Ammar Al-Chalabi wins Sheila Essey Award
The American Academy of Neurology and the ALS Association has awarded the 2016 Sheila Essey Award to Professor Ammar Al-Chalabi from the Maurice Wohl Clinical Neuroscience Institute at King’s College London.
The award recognises significant research contributions in the search for the cause, prevention of and cure for amyotrophic lateral sclerosis (ALS), also known as Lou Gehrig’s disease.
ALS is a motor neurone disease (MND) characterised by the gradual degeneration and death of motor neurones in the brain and spinal cord, leading to muscle weakness. People with ALS eventually become paralysed and die from respiratory failure an average of three years after symptoms first appear.
Professor Al-Chalabi is receiving the award for his role in helping transform the way the world thinks of ALS. While it was once thought that ALS was a simple disease with no genetic basis, except in those with a family history, it is now known to be a complex condition in which genetics combine with non-genetic factors, causing degeneration of motor neurones.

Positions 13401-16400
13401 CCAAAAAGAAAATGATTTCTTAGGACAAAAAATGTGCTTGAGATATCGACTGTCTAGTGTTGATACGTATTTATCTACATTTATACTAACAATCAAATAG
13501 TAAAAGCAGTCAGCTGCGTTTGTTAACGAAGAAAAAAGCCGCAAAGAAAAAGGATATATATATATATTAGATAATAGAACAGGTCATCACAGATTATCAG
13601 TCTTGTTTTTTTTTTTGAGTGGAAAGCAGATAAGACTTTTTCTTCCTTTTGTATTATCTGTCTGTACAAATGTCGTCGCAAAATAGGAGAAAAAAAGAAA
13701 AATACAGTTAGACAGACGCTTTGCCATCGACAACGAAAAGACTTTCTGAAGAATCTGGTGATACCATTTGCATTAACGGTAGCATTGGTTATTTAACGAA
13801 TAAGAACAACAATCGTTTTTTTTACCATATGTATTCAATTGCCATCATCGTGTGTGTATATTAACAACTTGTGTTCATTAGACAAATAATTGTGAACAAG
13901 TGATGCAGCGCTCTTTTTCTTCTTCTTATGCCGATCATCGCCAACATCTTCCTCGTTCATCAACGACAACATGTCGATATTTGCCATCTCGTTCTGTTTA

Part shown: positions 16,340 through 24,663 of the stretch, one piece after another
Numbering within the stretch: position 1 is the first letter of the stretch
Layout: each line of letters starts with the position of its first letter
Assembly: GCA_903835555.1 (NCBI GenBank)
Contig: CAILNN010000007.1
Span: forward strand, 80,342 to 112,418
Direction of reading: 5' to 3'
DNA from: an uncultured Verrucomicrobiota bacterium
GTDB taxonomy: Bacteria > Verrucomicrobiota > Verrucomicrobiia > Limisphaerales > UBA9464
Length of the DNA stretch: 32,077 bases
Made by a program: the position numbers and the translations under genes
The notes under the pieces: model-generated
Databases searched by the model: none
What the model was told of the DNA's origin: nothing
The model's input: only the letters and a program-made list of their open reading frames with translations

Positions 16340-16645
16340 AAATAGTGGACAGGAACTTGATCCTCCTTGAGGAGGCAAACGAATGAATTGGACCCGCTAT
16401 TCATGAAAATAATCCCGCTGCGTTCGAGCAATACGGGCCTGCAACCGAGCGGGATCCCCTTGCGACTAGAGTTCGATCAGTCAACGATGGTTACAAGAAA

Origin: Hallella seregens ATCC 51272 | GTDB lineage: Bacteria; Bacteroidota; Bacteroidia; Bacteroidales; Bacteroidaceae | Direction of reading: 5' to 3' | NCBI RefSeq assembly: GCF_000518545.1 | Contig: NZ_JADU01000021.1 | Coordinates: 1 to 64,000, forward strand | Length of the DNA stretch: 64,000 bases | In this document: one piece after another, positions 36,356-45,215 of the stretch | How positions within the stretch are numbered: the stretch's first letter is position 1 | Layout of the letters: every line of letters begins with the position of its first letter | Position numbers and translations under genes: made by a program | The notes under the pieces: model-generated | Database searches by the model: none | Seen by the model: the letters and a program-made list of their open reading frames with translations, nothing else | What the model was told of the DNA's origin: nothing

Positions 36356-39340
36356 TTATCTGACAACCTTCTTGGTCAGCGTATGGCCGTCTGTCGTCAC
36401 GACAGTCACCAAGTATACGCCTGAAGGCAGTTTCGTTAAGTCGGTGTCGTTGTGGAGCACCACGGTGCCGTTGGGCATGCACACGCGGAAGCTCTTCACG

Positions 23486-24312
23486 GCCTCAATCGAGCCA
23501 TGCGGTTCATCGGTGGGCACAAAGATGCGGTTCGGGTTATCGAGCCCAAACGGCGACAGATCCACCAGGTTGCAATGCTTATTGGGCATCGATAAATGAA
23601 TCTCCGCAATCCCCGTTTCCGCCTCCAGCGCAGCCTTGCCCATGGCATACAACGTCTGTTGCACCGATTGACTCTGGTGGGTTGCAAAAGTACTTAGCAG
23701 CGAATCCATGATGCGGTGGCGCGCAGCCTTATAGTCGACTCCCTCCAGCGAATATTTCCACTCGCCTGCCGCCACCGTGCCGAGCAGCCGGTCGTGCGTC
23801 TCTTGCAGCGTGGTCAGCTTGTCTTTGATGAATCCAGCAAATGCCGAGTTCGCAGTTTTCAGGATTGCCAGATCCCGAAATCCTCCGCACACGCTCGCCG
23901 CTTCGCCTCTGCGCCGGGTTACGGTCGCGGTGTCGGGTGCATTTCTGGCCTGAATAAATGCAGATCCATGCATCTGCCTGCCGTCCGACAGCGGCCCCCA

Professor Al-Chalabi and his team have helped identify many of the known ALS genes. Now, he and his colleagues are completing two of the largest ALS genetic studies ever. In one study, researchers are examining 17 million gene variations in 40,000 people. In the other, researchers are sequencing entire genomes of more than 20,000 people.
He said: ‘Understanding the genetic causes of ALS will help researchers understand the reasons motor neurones degenerate, identify the environmental and lifestyle risk factors and allow doctors to design personalised treatments. I feel incredibly honoured to receive the Sheila Essey Award.’
Professor Mark Richardson, Vice-Dean of Neuroscience at the Institute of Psychiatry, Psychology & Neuroscience (IoPPN), said: ‘This award is the leading international prize in ALS and MND research and is a fitting tribute to Ammar’s groundbreaking work in this area.
‘Two researchers from King’s have received the award previously - Professor Nigel Leigh in 2004 and Professor Chris Shaw in 2012 - and no other institution worldwide has had more awardees.
‘The prize is further recognition of King’s international leadership in the field of ALS and MND research.’
Professor Al-Chalabi received the award this week at the American Academy of Neurology’s 68th Annual Meeting in Vancouver, Canada. The Annual Meeting is the world’s largest gathering of neurologists with 12,000 attendees and more than 2,700 scientific presentations on the latest research advances in brain disease. The $50,000 prize is given to continue ALS research.